Forex Technical Analysis Charting and the Trading Environment

Have you ever just jumped into a trade without understanding the trading environment, meaning whether the market was trending, range bound or close to a major turning point (higher time frame supply or demand) only to have the trade stop out? Of course you have…we’ve all experienced that disappointment in our journey of discovery through this world of market speculation.

To prevent this from happening too often, traders must develop a systematic approach that takes into account the environmental condition on every trade. The objective is to guide a trader into a better decision making process.

Trading Risk, Reward and Probability
The three main factors one must focus on as a trader are risk, reward and probability. In my experience as a trading instructor, the one factor that most traders struggle with is gaining a clear understanding of what determines the probability on a trade. In other words, based on the current market conditions, what are the odds the trade will work? Figuring out the risk on a trade seems to be the easiest part of the equation, while profit projections (reward) are another tough one and a topic for another article.

Let’s review two specific trade examples that transpired from my early morning sessions with trading students. In these two setups, charting the trading environment gave us different readings on the probability scale. This additional perspective allowed us to determine probability of the trade working out in our favor and to make better decisions in the examples that follow.

British Pound Trade Example
In the first scenario, we identified a buy area (demand zone) in the British Pound futures contract. The zone from a pattern perspective- looked good, but that’s only one piece of our trading process. The second piece is determining whether the Pound was near a larger time frame turning point or range-bound. As seen from the daily chart below, the trading environment at the time was a sideways pattern. This is a lower probability environment as the forces of supply and demand are more or less in equilibrium.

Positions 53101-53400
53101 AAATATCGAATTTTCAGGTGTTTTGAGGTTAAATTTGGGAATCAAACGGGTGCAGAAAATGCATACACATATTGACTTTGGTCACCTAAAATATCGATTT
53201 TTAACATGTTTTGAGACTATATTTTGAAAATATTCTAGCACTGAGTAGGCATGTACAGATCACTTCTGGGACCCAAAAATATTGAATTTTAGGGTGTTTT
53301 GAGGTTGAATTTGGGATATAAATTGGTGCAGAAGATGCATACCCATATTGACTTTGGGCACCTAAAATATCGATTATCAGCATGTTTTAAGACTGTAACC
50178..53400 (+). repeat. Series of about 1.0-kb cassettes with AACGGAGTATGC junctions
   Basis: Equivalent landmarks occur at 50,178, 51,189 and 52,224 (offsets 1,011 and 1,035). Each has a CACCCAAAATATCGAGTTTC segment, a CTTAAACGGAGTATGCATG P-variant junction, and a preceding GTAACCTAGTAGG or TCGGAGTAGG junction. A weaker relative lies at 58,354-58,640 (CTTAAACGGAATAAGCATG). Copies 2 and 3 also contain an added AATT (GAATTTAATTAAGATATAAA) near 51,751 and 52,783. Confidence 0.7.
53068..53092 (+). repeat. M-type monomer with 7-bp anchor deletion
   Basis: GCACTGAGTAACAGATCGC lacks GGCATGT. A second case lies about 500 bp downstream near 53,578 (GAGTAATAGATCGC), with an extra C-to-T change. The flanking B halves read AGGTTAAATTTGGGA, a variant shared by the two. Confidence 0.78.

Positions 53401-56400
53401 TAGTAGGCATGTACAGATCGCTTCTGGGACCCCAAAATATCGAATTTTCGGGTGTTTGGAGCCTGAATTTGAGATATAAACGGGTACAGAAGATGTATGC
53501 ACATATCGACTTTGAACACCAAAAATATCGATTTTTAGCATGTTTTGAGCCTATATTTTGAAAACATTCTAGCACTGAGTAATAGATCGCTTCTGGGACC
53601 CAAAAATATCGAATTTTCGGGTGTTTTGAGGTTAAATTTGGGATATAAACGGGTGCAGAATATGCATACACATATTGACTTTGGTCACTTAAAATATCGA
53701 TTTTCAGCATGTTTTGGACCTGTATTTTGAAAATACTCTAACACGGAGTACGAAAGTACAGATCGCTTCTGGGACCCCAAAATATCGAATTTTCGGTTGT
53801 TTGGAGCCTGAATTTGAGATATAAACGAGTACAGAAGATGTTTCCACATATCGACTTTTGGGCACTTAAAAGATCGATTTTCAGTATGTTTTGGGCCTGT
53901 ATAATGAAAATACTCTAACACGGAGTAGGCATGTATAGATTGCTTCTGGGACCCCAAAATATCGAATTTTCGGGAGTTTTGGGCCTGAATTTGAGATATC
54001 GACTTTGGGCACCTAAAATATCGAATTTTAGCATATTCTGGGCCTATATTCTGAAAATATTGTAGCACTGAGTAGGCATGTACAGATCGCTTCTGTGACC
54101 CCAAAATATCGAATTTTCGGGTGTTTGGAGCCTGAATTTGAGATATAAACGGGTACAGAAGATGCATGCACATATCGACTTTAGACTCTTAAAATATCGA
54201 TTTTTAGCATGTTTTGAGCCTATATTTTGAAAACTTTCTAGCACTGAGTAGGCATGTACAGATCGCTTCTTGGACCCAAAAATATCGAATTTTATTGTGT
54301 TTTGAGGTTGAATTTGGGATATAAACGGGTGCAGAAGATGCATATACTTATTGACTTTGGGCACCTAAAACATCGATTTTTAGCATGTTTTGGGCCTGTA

Source: Tradestation Technologies​

I know some are thinking that at the time of this chart the Pound has been trending lower; however, when the momentum slows (as is the case in this trade example) this could portend a change in trend. Traders never know the trend has changed until after the fact, however. Looking a bit closer at the buy zone in the chart below, it can be seen that indeed price did pause at that level for several hours before buyers gave way to the sellers and stopped out. Looking at the current trading environment on the daily time frame could have given a trader pause to take this trade.

Source: Tradestation Technologies​

Australian Dollar Trade Example
In the second scenario, we spotted a structurally sound (good looking pattern) supply in the Australian Dollar Futures contract, similar to the prior example. The main difference from our British Pound example was that the AD (Aussie Dollar futures) had been rallying into a major turning point, as seen on the daily chart below.

Source: Tradestation Technologies​

In other words, this type of trading environment gives a much higher chance that the trade could turn out as the trader expected. This is mainly due to the fact that buyers thin out (demand decreases) as price moves higher in any market. Granted, there are never any guarantees in trading, but by using a supply and demand strategy and looking at the trading environment on the chart, the risk was reduced and this particular trade worked out pretty well for those traders that executed properly.

Source: Tradestation Technologies​

In Summary
Markets are in a perpetual state of change and traders must always monitor and adapt to those changes. To this end, this tracking of the trading environment using charts should be an integral part of the process. I hope this helps in that regard.

Gabe Velazquez can be contacted on this link: Transparent Trading Solutions
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